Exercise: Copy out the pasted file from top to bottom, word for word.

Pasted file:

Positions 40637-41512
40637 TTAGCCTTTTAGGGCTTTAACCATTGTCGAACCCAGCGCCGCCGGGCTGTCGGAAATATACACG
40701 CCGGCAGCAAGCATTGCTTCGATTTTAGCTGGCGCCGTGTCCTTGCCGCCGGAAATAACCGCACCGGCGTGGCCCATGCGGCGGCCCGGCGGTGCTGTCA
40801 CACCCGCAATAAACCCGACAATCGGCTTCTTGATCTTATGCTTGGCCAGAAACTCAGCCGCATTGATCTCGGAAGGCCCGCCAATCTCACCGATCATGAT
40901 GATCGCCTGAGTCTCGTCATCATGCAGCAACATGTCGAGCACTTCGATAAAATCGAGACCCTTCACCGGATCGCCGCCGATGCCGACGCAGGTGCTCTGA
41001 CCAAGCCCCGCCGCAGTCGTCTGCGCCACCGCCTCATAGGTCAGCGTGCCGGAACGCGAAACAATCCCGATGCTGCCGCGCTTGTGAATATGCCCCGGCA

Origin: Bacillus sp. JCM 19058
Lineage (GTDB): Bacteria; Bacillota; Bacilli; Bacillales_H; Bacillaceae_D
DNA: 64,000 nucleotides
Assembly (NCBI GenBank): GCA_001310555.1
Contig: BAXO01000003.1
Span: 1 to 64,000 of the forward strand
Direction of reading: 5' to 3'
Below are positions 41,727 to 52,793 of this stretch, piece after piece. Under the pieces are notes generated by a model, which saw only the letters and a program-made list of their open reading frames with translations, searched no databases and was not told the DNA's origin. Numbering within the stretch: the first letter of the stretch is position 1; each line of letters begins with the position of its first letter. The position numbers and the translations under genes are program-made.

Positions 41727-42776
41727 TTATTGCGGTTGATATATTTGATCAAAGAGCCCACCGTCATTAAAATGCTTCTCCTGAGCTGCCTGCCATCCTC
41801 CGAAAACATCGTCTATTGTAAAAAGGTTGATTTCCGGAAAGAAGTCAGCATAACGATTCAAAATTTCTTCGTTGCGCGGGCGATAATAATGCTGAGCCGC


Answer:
Positions 40637-41512
40637 TTAGCCTTTTAGGGCTTTAACCATTGTCGAACCCAGCGCCGCCGGGCTGTCGGAAATATACACG
40701 CCGGCAGCAAGCATTGCTTCGATTTTAGCTGGCGCCGTGTCCTTGCCGCCGGAAATAACCGCACCGGCGTGGCCCATGCGGCGGCCCGGCGGTGCTGTCA
40801 CACCCGCAATAAACCCGACAATCGGCTTCTTGATCTTATGCTTGGCCAGAAACTCAGCCGCATTGATCTCGGAAGGCCCGCCAATCTCACCGATCATGAT
40901 GATCGCCTGAGTCTCGTCATCATGCAGCAACATGTCGAGCACTTCGATAAAATCGAGACCCTTCACCGGATCGCCGCCGATGCCGACGCAGGTGCTCTGA
41001 CCAAGCCCCGCCGCAGTCGTCTGCGCCACCGCCTCATAGGTCAGCGTGCCGGAACGCGAAACAATCCCGATGCTGCCGCGCTTGTGAATATGCCCCGGCA

Origin: Bacillus sp. JCM 19058
Lineage (GTDB): Bacteria; Bacillota; Bacilli; Bacillales_H; Bacillaceae_D
DNA: 64,000 nucleotides
Assembly (NCBI GenBank): GCA_001310555.1
Contig: BAXO01000003.1
Span: 1 to 64,000 of the forward strand
Direction of reading: 5' to 3'
Below are positions 41,727 to 52,793 of this stretch, piece after piece. Under the pieces are notes generated by a model, which saw only the letters and a program-made list of their open reading frames with translations, searched no databases and was not told the DNA's origin. Numbering within the stretch: the first letter of the stretch is position 1; each line of letters begins with the position of its first letter. The position numbers and the translations under genes are program-made.

Positions 41727-42776
41727 TTATTGCGGTTGATATATTTGATCAAAGAGCCCACCGTCATTAAAATGCTTCTCCTGAGCTGCCTGCCATCCTC
41801 CGAAAACATCGTCTATTGTAAAAAGGTTGATTTCCGGAAAGAAGTCAGCATAACGATTCAAAATTTCTTCGTTGCGCGGGCGATAATAATGCTGAGCCGC